underlying sediments (Jacob, 1976) of the Golden Valley and Sentinel Butte
Formations. Most of the sedimentary rock directly below this unconformity
belongs to the Fort Union Group. The uraniumbearing lignites generally occur
directly above or below a sandstone aquifer. The widely accepted explanation of
mineralization is that percolating groundwater leached uranium from layers high
in the stratigraphic section. The most likely source beds seem to be the White
River Group and the Arikaree Formation. These sediments are thought to have
contained several volcanic ash deposits from which the uranium leached. Rocks of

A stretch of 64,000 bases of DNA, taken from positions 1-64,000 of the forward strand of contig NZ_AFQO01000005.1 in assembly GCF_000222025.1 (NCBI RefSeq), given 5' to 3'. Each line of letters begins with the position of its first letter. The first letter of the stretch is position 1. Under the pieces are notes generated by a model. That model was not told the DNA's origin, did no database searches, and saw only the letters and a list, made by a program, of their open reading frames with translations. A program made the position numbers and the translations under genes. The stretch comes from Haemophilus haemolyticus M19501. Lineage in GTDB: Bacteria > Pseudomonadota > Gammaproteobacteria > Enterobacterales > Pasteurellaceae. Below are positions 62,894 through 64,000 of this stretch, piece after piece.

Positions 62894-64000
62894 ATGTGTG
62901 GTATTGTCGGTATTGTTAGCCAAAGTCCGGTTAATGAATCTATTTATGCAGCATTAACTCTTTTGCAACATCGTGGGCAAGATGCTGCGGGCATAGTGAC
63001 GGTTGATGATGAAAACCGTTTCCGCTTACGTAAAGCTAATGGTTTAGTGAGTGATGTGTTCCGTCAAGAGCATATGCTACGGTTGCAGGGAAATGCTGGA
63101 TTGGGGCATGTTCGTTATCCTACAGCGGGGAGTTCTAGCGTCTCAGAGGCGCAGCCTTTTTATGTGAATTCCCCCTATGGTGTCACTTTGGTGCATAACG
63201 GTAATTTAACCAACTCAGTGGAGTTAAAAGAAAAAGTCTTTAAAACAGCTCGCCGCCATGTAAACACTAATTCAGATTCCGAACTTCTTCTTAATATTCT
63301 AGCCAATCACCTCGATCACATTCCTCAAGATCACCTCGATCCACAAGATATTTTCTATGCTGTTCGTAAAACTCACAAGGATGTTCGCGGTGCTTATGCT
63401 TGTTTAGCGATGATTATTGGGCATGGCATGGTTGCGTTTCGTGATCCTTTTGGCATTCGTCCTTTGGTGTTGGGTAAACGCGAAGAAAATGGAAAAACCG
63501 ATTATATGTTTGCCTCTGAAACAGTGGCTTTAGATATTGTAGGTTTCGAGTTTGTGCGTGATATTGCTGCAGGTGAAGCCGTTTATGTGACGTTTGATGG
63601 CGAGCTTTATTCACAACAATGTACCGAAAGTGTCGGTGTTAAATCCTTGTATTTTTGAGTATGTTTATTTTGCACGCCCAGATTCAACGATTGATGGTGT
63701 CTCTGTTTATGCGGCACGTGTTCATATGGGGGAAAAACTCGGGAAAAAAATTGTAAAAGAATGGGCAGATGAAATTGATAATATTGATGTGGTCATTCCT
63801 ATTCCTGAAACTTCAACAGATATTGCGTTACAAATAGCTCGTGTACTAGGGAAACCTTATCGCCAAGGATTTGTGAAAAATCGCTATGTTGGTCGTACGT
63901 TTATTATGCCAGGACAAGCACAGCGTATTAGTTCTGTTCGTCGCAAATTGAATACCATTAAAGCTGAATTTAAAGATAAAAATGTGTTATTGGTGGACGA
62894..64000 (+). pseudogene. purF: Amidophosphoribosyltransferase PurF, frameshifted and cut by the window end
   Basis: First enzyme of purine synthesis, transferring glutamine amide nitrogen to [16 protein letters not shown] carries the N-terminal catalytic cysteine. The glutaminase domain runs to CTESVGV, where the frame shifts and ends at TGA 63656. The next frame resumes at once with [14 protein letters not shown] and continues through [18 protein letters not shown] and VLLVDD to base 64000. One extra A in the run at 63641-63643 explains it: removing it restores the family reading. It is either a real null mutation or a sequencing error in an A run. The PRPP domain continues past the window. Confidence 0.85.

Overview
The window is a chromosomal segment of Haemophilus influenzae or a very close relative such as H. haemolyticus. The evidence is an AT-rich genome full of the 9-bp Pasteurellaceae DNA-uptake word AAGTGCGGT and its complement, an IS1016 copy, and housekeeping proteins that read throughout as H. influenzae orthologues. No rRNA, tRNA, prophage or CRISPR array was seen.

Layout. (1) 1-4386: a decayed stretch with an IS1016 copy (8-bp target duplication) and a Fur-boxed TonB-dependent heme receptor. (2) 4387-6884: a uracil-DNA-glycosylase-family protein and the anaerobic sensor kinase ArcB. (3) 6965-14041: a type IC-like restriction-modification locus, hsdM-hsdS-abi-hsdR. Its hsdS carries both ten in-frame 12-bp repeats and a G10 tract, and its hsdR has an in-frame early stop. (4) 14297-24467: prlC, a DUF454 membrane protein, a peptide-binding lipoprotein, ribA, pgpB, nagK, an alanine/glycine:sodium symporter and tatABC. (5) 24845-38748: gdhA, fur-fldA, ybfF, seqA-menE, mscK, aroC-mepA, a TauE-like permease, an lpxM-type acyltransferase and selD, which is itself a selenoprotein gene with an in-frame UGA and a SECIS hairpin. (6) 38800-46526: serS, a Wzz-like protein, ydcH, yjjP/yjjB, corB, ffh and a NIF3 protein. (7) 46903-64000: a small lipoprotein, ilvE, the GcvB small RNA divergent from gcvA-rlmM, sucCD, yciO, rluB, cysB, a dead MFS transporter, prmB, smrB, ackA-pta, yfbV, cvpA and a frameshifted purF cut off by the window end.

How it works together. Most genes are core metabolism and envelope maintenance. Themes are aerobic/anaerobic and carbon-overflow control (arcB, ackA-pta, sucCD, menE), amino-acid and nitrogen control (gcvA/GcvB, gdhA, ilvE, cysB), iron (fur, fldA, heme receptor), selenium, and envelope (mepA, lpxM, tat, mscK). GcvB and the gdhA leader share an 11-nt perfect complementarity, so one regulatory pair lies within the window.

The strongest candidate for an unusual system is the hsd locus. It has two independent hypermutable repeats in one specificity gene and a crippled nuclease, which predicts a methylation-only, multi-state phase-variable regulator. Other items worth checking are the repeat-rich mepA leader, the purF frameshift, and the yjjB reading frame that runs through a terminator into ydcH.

these units reportedly contain uranium concentrations 12 times that of average
sedimentary rocks (Denson et al., 1959). The Golden Valley Formation also holds
potential as a uranium source (Murphy, personal communication, 1993).
As the uranium-bearing groundwater moved vertically through the underlying
strata, it would naturally follow the path of least resistance along permeable
sandstone aquifers. This would continue until the uraniumbearing groundwater
came into contact with beds rich in organic carbon (i.e., lignites and highly
carbonaceous shales). The strong affinity of uranium for organic carbon
concentrated the uranium in an amorphous organouranium complex in and near these
high carbon beds.
METHODSNorth Dakota Health Department Survey. Based on
literature and a limited amount of sampling data, it appeared that uranium
mineralization was vertically limited. Deep monitoring wells at the abandoned